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Can you not either slacken or tighten the halyard tension so that the
mainsail would not be suspended loosely. In the later added goiot
(maybe the word you are looking for) on my older boat, there is no
room for the sail to slop around, but certainly the main halyard
controls its tension.
Regards, Roger, Mango 28 Zorba
On 22/08/2006, at 8:31 AM, agav8ter wrote:
Thank you Gary for the reply.
I did obtain an Amel CD. It is for the SM but has a different
engine, battery charger and some other things than my boat #266. I
was able to read and understand the way to change the tension on the
halyards (I do not have the Amel loop for the main). I was not
abale to find info on the (for the lack of the proper term) furling
tubes. I can see by looking through the sail slot on the main that
the entire furled sail is gently going back and forth as we swing on
the hook, with the entire mass "slapping" the inside of the mast.
When slepping forward it has the soft sound of doom, doom, doom as
it hits. It's the reference to DOOM that has me concerned!
Thanks again for the reply and I am all ears for for info.
--- In firstname.lastname@example.org, amelliahona <no_reply@...>
It is full of very useful
It would be a good idea to get the owners manual for your boat.
information. Amel also produced a CD ROM that has the entire SMowners manual in it
and could be shipped to you easily for viewing on you computer.Just Email Amel at their
web site address and or call them and I am sure that you canobtain the manual and/or CD
ROM from them.mizzen halyard is
The main and mizzen halyards are tensioned in different ways. The
taken on the mizzen mast port side winch, then you release portside clutch where the
halyard exits the mast. You tension the halyard, without load onthe mizzen sail, until the
tack lacings near the furling gear box are taught. Set the clutchand stow the excess
halyard.supplied by Amel and of the
The main halyard requires a looped piece of line, originally
same color code as the main halyard, that attaches to the trackmounted car on the
starboard side of the main mast. Take tension off the car withthe looped line taken to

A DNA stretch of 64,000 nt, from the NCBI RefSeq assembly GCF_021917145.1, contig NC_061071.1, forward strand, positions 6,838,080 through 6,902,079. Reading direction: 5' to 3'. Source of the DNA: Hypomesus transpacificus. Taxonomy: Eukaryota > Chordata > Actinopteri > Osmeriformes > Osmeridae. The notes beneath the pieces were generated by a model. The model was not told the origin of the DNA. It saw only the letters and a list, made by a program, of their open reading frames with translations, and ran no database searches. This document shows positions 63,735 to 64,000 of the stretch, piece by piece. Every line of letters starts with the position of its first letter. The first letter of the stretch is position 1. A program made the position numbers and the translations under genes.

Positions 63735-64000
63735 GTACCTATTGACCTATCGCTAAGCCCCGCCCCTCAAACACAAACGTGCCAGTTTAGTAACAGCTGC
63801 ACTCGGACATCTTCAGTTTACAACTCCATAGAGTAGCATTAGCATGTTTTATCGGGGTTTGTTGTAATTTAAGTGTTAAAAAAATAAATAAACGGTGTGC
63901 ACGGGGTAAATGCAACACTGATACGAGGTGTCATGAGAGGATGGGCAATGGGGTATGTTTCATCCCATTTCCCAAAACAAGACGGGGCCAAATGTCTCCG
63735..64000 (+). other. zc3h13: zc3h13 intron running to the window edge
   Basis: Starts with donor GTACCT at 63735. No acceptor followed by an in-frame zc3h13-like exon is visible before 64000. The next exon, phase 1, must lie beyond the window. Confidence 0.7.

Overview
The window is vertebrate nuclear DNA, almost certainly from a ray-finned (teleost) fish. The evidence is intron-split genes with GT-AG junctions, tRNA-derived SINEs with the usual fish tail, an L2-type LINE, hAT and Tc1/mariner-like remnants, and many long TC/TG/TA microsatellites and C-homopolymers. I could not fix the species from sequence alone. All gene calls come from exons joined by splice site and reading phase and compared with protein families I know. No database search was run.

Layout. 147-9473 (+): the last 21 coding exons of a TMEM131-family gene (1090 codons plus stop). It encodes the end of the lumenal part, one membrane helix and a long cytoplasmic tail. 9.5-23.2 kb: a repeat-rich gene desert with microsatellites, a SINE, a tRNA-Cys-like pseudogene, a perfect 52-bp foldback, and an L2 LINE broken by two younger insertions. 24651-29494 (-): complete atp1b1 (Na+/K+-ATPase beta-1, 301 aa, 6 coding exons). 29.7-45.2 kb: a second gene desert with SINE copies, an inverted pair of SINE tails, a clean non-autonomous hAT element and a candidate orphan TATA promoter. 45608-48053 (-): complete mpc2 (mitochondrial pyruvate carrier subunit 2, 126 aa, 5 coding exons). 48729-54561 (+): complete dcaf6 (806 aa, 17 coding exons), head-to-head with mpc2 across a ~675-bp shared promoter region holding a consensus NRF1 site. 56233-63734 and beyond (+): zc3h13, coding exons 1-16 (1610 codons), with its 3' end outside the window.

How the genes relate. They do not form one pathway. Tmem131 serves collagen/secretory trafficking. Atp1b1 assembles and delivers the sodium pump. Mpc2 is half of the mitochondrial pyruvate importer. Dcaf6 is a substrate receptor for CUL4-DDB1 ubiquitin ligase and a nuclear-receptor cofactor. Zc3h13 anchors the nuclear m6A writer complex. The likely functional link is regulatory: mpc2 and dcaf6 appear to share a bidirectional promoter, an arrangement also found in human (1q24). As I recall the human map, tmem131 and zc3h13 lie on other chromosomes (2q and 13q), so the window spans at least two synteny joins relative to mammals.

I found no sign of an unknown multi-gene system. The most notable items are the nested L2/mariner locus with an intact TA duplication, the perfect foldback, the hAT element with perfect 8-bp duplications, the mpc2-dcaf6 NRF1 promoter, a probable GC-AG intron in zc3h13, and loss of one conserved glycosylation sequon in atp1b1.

one of the main mast winches (usuallly I use the larger lowerone), disengage the locking
pin, tension the halyard until the sail's tack lacings are taughtand the locking pin engages
one of the track holes. Again is is important to have the sailunfurled and without load on
it (luffing) while you tension the halyard. This is all easierdone than described. Amel
recommends that you ease the halyard tensions when the sails won'tbe used for some
time.slapping at times within the
Even with the halyards properly tensioned I still hear some
masts. This is most likely the wires that run up the interiorforward sections of the masts
slapping back and forth as the boat pitches, rather than the sailsthemselves. I have been
a little worried about wire chafe from this slapping but I amunsure what steps to take to
resolve it. Anybody else have suggestions on this?her.
I hope this helps.
Regards, Gary Silver
Hello fellow Amel sailors,
I own a SM #266, but do not have any of the (Amel)manuals for
Recently when the sails are furled I can hear the rolled up mass
gently banging against the inside of both the main and mizzen
masts. I would like to know how to tighen the internal rig to
the (I don't know the correct name) aluminum tube that the sail
hanked to tighter to stop the banging. On the main mast Stbd
there is a fixture that is on a slide. There is a line on it
goes through the mast and to a winch. Is this where I get the
desired tension? What is the correct tension? How about the
Thanks in advance for your help!
currently at anchor, Store Bay, Tobago